Insights High Court refuses to award damages for loss of profit in relation to breach of film option agreement


Under a deed agreement dated 31 March 2016 (the Deed) the claimant, Recorded Picture Company Ltd (RPC), granted to the defendants, Alfama Films Production, acting through its Chief Executive Officer Paulo Branco, an option to make a film provisionally entitled The Man Who Killed Don Quixote, written by Tony Grisoni and to be directed by Terry Gilliam.

Pursuant to the Deed Alfama bought the option for €25,000 for a term of six months from 1 April 2016. Upon exercising the option they would acquire an exclusive worldwide licence to make the film. Clause 7 prevented RPC from disposing of or dealing with the rights to make the film during the option term. Clause 16 allowed for the extension of time in the event of litigation or claims affecting the rights in the film.

On 29 April 2016, Mr Gilliam and Alfama entered into a Director Agreement, governed by French law and under French jurisdiction, under which Mr Gilliam would provide directing services for the film.  Relations between Mr Gilliam and Mr Branco broke down (evidenced through email correspondence) and on 30 August 2016 Mr Gilliam notified Alfama in writing it that it was in breach of the Director Agreement alleging that Alfama, through Mr Branco, had on 6 August 2016 cancelled production of the film and constructively terminated Mr Gilliam’s employment. The claim went to trial in Paris. It failed at first instance and the appeal was dismissed. A further appeal is pending before the Cour de Cassation.

On 30 September 2016, Alfama sent a letter to RPC requesting an extension of Alfama’s option term which, absent a reason for extension, was due to expire at the end of that day. On 6 October 2016 RPC gave Alfama notice that the option had expired.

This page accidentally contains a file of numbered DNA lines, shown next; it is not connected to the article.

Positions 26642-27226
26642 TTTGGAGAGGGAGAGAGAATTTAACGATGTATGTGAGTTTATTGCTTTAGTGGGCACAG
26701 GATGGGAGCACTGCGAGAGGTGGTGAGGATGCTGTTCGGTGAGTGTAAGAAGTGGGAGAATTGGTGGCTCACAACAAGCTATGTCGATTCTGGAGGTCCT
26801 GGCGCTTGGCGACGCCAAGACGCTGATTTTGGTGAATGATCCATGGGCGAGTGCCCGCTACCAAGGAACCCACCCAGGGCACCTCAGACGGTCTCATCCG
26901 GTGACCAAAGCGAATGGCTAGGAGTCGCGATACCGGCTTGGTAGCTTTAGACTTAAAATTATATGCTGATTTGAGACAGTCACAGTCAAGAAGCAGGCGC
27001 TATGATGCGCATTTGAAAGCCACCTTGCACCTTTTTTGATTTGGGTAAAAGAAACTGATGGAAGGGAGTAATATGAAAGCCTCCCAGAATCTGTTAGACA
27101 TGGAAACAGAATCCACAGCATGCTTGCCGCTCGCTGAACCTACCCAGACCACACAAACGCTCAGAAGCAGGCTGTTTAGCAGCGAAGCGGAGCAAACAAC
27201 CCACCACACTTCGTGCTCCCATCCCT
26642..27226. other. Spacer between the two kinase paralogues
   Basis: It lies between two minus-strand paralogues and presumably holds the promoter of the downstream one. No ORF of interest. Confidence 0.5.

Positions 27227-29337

On 14 October 2016, RPC granted an option to a Spanish production company called Tornasol Films SA on substantially the same terms as in the Deed. This option resulted in the making of the film, directed by Terry Gilliam and starring Adam Driver and Jonathan Price, which was released in 2018. No sum was charged for the option.

After entering into the Tornasol Deed, RPC realised that Alfama’s option might not have expired on 30 September 2016. The notification of breach letter of 30 August 2016 might have caused clause 16 of the Deed to be engaged, resulting in an extension to Alfama’s option term.

In April 2017, RPC issued proceedings seeking a declaration that Alfama’s option had expired at midnight on 30 September 2016. Alfama and Mr Branco (the Producers) counterclaimed that by entering into negotiations with Tornasol, by concluding the agreement of 14 October 2016 and by performing its terms, RPC had acted in breach of the Deed. The Producers sought damages and interest. The claim was dismissed in December 2017 on the basis that the dispute between Mr Gilliam and Alfama and the French proceedings fell squarely within clause 16 of the Deed. Therefore, the option term had not ended on 30 September 2016. In April 2018, the Court of Appeal dismissed RPC’s appeal.